To really understand the origins of MIDI, you need to go all the way back to before there were digitally controlled synthesizers and computers, In fact you need to go back before there was even electricity to the very first mechanical music machines.
The golden age of mechanical music machines really came in the late 19th century and early 20th century with player pianos and orchestrions. A player piano is defined as any actual acoustic piano that is played by a pneumatic or electro-me
From mechanical to digital to virtual....and back! The relationship between mechanical musical machines and MIDI gets even more intriguing with orchestrions and fairground organs.Orchestrions are mechanical musical machines that have multiple instruments in them and are designed to sound like a complete orchestra (hence the name).
Electronic musical instruments had been around in some form since the late nineteenth century. The Telharmonium and the Singing Telegraph date back to the beginnings of electricity itself while throughout the first half of the twentieth century
The word 'Synthesizer' didn't arrive on the scene until the 1950s with the RCA Synthesizer I and II, but it wasn't long before these room-sized pieces of engineering had been, themselves, 'synthesized' down into more acceptable components and 'modules' thanks to the pioneering work of visionaries like Dr. Robert Moog, Don Buchla, Harold Bode, Pete Zinovieff, and Dave Cockerell.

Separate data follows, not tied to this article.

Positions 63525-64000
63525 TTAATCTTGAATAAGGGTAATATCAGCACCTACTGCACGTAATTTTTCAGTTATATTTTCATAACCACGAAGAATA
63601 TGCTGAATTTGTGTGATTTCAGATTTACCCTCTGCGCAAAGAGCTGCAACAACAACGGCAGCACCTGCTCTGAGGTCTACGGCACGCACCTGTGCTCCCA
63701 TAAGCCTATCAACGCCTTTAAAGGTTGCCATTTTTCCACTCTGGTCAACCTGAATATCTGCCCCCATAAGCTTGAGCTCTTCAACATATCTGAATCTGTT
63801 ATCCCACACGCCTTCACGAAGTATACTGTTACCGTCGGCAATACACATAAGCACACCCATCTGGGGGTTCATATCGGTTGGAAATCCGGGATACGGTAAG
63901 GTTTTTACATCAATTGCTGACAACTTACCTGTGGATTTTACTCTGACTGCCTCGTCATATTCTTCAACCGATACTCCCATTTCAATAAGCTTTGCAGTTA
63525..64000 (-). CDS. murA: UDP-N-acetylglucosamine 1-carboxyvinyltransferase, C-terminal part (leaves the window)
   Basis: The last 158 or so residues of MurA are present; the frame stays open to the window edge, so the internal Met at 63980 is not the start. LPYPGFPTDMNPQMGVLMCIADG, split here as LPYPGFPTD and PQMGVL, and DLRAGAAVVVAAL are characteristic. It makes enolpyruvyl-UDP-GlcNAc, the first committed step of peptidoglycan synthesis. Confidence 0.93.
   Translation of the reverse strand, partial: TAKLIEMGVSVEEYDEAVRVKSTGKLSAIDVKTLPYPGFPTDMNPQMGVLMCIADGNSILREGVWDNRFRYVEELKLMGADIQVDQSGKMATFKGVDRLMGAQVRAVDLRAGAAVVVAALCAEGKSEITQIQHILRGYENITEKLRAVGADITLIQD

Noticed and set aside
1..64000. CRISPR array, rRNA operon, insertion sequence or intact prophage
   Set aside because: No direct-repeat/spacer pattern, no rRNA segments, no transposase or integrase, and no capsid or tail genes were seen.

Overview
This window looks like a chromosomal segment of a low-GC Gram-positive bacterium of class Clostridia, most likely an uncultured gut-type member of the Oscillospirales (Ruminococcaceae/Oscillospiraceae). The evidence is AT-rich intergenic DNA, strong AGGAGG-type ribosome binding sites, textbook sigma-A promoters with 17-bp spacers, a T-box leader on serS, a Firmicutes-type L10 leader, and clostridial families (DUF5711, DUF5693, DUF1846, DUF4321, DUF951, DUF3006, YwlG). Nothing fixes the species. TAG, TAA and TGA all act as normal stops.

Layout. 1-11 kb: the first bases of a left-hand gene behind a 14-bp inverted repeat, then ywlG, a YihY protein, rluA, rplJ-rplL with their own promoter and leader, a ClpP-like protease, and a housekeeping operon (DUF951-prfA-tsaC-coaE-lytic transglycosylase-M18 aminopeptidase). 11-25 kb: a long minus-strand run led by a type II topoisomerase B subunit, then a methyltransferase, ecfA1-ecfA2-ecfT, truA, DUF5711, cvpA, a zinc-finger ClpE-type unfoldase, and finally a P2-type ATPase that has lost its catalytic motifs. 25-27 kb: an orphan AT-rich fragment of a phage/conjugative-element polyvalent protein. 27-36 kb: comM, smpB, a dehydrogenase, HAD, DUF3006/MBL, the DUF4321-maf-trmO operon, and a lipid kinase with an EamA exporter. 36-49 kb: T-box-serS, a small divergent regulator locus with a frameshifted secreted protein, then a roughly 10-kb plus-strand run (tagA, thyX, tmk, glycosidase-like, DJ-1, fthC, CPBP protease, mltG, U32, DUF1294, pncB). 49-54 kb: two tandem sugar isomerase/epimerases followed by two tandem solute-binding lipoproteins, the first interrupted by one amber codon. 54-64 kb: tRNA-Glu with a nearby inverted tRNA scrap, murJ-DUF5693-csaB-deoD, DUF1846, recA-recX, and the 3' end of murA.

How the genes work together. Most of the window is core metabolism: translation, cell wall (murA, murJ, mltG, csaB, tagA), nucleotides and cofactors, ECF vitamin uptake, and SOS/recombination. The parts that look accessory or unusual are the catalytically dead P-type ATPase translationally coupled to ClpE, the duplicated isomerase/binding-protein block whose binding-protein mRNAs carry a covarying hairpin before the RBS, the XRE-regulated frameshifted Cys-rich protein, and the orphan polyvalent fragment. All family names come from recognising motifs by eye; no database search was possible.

Visionaries including Dave Smith from Sequential Circuits, and Ikutaru Kakehashi from Roland began to worry that this lack of compatibility between manufacturers would restrict people's use of synthesizers, which would ultimately inhibit sales growth. Talk of a 'universal' digital communication system thus began circulating in 1981. Dave Smith and Chet Wood presented a paper that year at AES proposing a concept for a Universal Synthesizer Interface running at 19.2 kBaud, using regular 1/4" phone jacks.
This post was contributed by the well known film composer Jeff Rona. Jeff was the first president of the MIDI Manufacturers Association and ran the MMA from 1983 until 1992. Jeff was instrumental (pun intended) in getting MIDI started.
The MIDI specification first saw the light of day at the 1981 AES, when Dave Smith of Sequential Circuits presented a paper on the Universal Synthesizer Interface. It was co-developed with other companies (an effort driven principally by Roland's I
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